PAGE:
oversight

Weapon Systems: Concurrency in the Acquisition Process

Published by the Government Accountability Office on 1990-05-17.

Below is a raw (and likely hideous) rendition of the original report. (PDF)

                    United States General Accounting Offme
                    Testimony




For Release          WEAPONSYSTEMS:         Concurrency    in the Acquisition
on Delivery
Expected at          Process
9:OO a.m.
Thursday,
May 17, 1990

                                                                                     -c




                     Statement    of
                     Frank C. Conahan,       Assistant    Comptroller      General
                     National    Security    and International       Affairs
                        Division
                     Before the
                     Committee on Armed Services
                     United States Senate




                           fJq.ygq      ,,J”I41375
GAO/T-NSIAD-90-43
Hr. Chairman and Members of the Committee:

I am pleased to be here today to discuss our views on concurrency
in the acquisition      of weapon systems.       Concurrency can be used to
expedite the development and production           of weapon systems.
Eowever, our work on several systems has illustrated             that rushing
into production     before critical     tests are successfully      completed
have resulted     in the purchases of systems that do not perform as
intended.      We believe that the Department of Defense (DOD) can no
longer afford to concurrently         develop and produce high cost
systems    without knowing early in the process whether the desired
capability     can be demonstrated.       We also believe that the recent
changes in the national      security     environment mean that we can
wait until we better know whether weapon systems work before we
commit large sums of money to procure them.

WHAT IS CONCURRENCY?

Concurrency     is broadly defined as the overlap between the
development     and production  phases of an acquisition       program.
More specifically,      it means that for a given weapon system,           some
parts or subsystems are being developed while others are being
produced.     It also means that some parts or subsystems are being
developed and produced at the same time.          When subsystems       in
development are especially       important  to the overall     effectiveness
of a weapon system, or are technologically         complex, the risks
associated with concurrency       increase.   The growing dependency of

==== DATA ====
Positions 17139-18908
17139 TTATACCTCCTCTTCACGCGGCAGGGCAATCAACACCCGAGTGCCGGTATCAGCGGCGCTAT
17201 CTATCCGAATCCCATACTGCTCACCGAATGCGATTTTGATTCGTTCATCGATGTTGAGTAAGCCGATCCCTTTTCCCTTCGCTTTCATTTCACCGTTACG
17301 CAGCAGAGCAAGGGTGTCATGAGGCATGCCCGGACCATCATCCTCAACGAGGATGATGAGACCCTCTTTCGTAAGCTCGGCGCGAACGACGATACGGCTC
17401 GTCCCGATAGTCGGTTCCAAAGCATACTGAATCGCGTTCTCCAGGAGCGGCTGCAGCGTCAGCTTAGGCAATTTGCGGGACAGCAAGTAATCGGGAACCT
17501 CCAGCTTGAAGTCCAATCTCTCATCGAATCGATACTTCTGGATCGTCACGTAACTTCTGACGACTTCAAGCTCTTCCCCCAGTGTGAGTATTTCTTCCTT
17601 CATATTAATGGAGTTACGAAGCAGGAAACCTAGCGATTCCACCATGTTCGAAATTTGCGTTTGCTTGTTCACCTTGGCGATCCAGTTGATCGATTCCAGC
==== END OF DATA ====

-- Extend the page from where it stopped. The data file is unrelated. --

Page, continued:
weapon systems on software is perhaps the best illustration                of
these kinds of risks.

From whatever perspective         (system or subsystem)        one views
concurrency,      the best way to reduce risk in a system’s
acquisition     is to get early indications,          before production,    of
whether a system will       perform    as intended.       Early operational
testing     is a key internal     control   to ensure     that decisionmakers
                                        1
have the best information       available on a weapon system's
performance to minimize risks of buying costly and ineffective
systems.      Determining   if systems work after production     starts can
significantly      increase the cost of such systems     if major problems
are discovered as a result of the testing        process.    Also, you may
end up with less than was desired at the outset         of the program.

The extent of operational    testing     before the production      decision
is generally   the way the Congressional       Budget Office (CBO), and
more recently,    DOD have measured the degree of concurrency in
major weapons systems.     A non-concurrent      system, by their
measurements, is one in which planned operational           testing   has
occurred before the production      decision.     And a highly concurrent
system is one in which little      or no operational     testing    has
occurred before the production       decision.

THE RESULTS OF OUR WORE

Deciding to procure numerous, expensive,       and concurrent   systems
over the last decade has created a predicament.          Weapon systems
currently     in development or production   are expected to cost over
$1 trillion.      The growing cost of many of these systems,     some
with uncertain     or unproven capabilities,    together with changes in
the national     security  environment has presented us with tough
policy choices: to stretchout,       reduce or cancel some of these
systems will have an economic impact in localities         where they are
built,     but not to do so is to continue costly development of
systems that may not be able to perform their missions.          These
kinds of choices must be avoided in the future.

Over the years, our work has demonstrated the importance of          '
identifying  the risks associated with concurrency.      we have
reviewed programs with planned concurrency as well as those that
have become concurrent  because production decisions     were made
prior to the accomplishment of significant   operational    testing.
                                      2
EIGHLY CONCURRENT
                SYSTEMS

Recently the Under Secretary of Defense for Acquisition            issued    a
report that found 6 of 34 major weapon systems to be "highly
concurrent"    because  operational     testing    began after the initial
production   decision.      Twenty-five      other systems had lesser